The present work describes a comparison of the ability of multiple linear regression (MLR) and artificial neural networks (ANN) to predict fish spatial occupancy and abundance in a mesotrophic reservoir. Models were run and tested with 306 observations obtained by the sampling point abundance method using electrofishing. For each of the 306 samples, the relationships between physical parameters and the abundance and spatial occupancy of various fish species were studied. For the 15 fish species occurring in the lake, six main fish populations were retained to perform comparisons between ANN and MLR models. Each of the six MLR and ANN models had eight independent environmental variables (i.e. depth, distance from the bank, slope of the bottom, flooded vegetation cover, percentage of boulders, percentage of pebbles, percentage of gravel and percentage of mud) and one dependent variable (fish density for the considered population). To determine the population assemblage, principal component analysis (PCA) was performed on the partial coefficients of the MLR and on the relative contribution of each independent variable of ANN models (determined using Garson's algorithm). The results stress that ANN are more suitable for predicting fish abundance at the population scale than MLR. In the same way, a higher level of ecological complexity, i.e. community scale, was reliably obtained by ANN whereas MLR presented serious shortcomings. These results show that ANN are an appropriate tool for predicting population assemblage in ecology.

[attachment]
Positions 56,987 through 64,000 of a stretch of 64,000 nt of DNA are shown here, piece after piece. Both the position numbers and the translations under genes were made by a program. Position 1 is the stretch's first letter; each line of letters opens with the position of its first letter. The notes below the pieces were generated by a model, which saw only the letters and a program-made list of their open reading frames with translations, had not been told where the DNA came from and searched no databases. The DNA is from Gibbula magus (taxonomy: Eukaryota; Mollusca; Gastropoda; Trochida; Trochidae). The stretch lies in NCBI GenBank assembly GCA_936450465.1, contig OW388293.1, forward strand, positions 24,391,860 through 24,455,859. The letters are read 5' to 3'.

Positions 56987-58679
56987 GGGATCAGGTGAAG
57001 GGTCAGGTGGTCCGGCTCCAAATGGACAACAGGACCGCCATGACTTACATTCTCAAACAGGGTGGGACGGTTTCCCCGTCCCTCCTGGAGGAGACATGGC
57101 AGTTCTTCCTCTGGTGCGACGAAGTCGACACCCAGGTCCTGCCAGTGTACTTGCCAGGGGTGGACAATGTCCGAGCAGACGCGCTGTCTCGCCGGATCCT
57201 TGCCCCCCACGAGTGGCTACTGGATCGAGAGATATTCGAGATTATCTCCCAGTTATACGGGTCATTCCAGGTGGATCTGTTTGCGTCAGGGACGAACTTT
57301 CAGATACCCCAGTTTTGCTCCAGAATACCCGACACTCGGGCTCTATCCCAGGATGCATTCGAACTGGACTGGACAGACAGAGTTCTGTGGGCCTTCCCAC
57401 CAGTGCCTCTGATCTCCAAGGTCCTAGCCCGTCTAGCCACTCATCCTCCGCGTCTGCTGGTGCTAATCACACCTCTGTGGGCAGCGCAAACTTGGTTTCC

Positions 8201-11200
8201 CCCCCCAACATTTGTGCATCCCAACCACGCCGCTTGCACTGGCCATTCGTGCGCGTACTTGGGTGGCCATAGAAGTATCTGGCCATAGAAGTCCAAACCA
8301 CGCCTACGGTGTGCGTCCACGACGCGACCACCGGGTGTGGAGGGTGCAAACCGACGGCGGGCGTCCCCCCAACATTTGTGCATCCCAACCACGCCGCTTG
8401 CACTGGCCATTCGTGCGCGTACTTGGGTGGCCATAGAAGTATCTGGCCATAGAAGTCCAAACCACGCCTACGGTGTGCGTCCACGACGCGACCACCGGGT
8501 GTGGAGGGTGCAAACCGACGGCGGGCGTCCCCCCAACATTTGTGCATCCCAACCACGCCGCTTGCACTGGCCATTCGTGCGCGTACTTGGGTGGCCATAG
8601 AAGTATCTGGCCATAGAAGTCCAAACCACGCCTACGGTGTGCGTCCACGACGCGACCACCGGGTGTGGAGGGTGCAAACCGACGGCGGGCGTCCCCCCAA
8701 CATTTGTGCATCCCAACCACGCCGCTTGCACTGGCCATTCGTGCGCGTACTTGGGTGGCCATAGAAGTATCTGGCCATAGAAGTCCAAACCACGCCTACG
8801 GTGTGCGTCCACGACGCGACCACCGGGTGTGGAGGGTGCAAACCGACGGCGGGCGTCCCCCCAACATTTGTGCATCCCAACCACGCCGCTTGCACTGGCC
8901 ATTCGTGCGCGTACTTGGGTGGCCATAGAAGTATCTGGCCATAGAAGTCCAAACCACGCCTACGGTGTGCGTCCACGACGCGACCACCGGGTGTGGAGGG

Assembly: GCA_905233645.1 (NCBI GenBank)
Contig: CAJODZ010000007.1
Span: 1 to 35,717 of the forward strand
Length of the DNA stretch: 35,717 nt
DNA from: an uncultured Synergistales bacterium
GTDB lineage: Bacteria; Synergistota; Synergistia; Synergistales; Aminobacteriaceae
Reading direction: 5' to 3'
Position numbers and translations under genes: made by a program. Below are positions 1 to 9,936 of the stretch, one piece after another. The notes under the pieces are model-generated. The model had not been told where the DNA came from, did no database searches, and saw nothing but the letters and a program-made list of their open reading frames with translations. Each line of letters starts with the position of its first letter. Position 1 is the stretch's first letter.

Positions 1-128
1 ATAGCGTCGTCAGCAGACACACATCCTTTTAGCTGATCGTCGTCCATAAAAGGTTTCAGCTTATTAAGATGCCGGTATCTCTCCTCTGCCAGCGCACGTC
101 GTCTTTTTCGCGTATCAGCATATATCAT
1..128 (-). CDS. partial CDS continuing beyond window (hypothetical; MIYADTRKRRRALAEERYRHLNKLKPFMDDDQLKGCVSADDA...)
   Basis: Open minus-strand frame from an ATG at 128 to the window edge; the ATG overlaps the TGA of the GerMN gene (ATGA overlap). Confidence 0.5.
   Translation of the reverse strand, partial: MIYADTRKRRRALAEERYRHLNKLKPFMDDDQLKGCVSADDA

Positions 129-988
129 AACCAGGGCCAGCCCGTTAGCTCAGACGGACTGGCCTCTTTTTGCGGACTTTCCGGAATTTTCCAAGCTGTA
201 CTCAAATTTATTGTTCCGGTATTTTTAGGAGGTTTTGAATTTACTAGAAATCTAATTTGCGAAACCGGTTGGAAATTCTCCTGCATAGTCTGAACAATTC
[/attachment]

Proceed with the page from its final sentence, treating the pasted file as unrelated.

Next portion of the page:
Ecological Modelling – Elsevier
Published: Aug 17, 1999
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